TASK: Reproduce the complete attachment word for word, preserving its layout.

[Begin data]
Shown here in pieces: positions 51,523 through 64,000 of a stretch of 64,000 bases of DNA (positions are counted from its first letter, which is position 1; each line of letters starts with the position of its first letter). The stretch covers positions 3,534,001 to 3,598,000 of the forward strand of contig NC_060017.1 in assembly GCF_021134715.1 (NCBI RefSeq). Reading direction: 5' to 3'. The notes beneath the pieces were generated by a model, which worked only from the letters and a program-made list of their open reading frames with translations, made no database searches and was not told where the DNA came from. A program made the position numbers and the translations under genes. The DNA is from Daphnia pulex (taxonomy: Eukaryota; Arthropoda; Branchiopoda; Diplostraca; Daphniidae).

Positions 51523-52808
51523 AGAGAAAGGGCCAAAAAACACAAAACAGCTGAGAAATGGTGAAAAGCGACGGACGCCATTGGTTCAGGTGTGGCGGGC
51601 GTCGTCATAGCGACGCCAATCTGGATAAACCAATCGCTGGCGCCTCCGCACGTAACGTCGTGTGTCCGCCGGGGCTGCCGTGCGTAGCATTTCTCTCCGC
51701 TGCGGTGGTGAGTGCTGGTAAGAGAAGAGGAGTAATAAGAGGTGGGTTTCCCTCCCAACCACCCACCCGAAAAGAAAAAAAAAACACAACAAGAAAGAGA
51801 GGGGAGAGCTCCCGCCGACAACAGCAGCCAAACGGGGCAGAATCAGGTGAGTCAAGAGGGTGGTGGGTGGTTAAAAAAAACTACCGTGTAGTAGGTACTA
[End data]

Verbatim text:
Shown here in pieces: positions 51,523 through 64,000 of a stretch of 64,000 bases of DNA (positions are counted from its first letter, which is position 1; each line of letters starts with the position of its first letter). The stretch covers positions 3,534,001 to 3,598,000 of the forward strand of contig NC_060017.1 in assembly GCF_021134715.1 (NCBI RefSeq). Reading direction: 5' to 3'. The notes beneath the pieces were generated by a model, which worked only from the letters and a program-made list of their open reading frames with translations, made no database searches and was not told where the DNA came from. A program made the position numbers and the translations under genes. The DNA is from Daphnia pulex (taxonomy: Eukaryota; Arthropoda; Branchiopoda; Diplostraca; Daphniidae).

Positions 51523-52808
51523 AGAGAAAGGGCCAAAAAACACAAAACAGCTGAGAAATGGTGAAAAGCGACGGACGCCATTGGTTCAGGTGTGGCGGGC
51601 GTCGTCATAGCGACGCCAATCTGGATAAACCAATCGCTGGCGCCTCCGCACGTAACGTCGTGTGTCCGCCGGGGCTGCCGTGCGTAGCATTTCTCTCCGC
51701 TGCGGTGGTGAGTGCTGGTAAGAGAAGAGGAGTAATAAGAGGTGGGTTTCCCTCCCAACCACCCACCCGAAAAGAAAAAAAAAACACAACAAGAAAGAGA
51801 GGGGAGAGCTCCCGCCGACAACAGCAGCCAAACGGGGCAGAATCAGGTGAGTCAAGAGGGTGGTGGGTGGTTAAAAAAAACTACCGTGTAGTAGGTACTA